An avid amateur photographer and a leading spokesman for the conservative faction of the Photographic Society of Philadelphia, Dr. Charles L. Mitchell saw little originality in the Pictorialist photographs that were increasingly exhibited in the society’s annual Salon. He criticized Gertrude Käsebier’s works as “foggy” and described those of Clarence H. White as portraying “the ugliness cult.”
In keeping with his scientific training, Mitchell preferred straightforward representational photography. Using his camera to record the beauty he found in nature, he made no attempt to alter his vew through manipulation of the negative or print. Mitchell often traveled to the White Mountains of New Hampshire to photograph at Crawford Notch and other scenic areas in New England.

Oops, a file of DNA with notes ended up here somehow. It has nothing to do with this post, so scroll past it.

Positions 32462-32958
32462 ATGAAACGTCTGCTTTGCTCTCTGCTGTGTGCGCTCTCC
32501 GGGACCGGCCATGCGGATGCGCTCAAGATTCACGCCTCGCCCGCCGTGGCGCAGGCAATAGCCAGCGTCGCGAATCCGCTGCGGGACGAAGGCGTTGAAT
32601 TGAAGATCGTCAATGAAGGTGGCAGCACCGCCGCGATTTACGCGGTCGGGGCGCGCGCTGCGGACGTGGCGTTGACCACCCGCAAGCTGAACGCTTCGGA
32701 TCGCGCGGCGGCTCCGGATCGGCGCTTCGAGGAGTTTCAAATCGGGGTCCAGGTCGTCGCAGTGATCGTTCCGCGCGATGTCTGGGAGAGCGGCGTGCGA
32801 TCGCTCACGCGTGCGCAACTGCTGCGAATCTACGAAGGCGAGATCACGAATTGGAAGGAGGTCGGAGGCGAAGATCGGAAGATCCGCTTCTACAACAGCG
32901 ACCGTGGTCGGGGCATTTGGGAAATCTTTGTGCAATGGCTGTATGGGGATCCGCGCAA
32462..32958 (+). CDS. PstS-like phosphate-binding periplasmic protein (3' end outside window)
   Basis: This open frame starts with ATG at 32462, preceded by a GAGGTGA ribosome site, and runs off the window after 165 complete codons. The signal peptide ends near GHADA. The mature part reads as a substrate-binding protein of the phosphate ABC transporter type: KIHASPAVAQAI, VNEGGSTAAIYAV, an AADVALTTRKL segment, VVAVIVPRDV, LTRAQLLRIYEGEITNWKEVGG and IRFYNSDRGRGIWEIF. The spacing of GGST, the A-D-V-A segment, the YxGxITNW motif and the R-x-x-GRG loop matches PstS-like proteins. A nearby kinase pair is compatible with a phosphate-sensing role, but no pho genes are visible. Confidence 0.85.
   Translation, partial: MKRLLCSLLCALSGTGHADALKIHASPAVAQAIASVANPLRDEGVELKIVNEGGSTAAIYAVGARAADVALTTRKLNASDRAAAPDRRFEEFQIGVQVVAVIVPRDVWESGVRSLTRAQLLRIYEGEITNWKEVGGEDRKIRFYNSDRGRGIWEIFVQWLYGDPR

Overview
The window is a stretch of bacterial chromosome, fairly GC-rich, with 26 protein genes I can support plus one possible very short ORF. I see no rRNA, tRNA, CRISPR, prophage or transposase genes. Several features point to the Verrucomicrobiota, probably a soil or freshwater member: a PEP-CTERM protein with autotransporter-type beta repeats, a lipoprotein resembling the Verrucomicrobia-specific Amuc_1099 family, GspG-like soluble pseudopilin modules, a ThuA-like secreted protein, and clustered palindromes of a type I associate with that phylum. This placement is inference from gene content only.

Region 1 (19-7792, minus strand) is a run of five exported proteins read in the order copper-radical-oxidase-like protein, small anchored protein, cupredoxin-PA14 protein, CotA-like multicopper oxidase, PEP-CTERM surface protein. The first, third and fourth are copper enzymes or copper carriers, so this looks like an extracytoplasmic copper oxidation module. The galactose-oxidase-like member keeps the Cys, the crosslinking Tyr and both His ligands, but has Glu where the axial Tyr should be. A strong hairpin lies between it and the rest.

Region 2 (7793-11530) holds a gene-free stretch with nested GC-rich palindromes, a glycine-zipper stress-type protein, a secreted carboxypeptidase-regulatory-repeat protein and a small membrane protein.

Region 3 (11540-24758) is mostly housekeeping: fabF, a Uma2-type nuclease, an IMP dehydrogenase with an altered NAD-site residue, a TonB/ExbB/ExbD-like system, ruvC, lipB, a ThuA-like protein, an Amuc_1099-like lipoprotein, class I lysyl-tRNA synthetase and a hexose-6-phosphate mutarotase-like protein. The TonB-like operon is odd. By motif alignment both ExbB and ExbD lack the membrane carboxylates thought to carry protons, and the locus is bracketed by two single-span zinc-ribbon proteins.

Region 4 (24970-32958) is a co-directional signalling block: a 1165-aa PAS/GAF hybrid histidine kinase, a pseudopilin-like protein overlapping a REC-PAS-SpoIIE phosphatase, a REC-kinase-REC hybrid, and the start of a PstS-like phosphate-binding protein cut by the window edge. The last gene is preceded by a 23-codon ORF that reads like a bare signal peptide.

Merry A. Foresta American Photographs: The First Century (Washington, D.C.: National Museum of American Art with the Smithsonian Institution Press, 1996)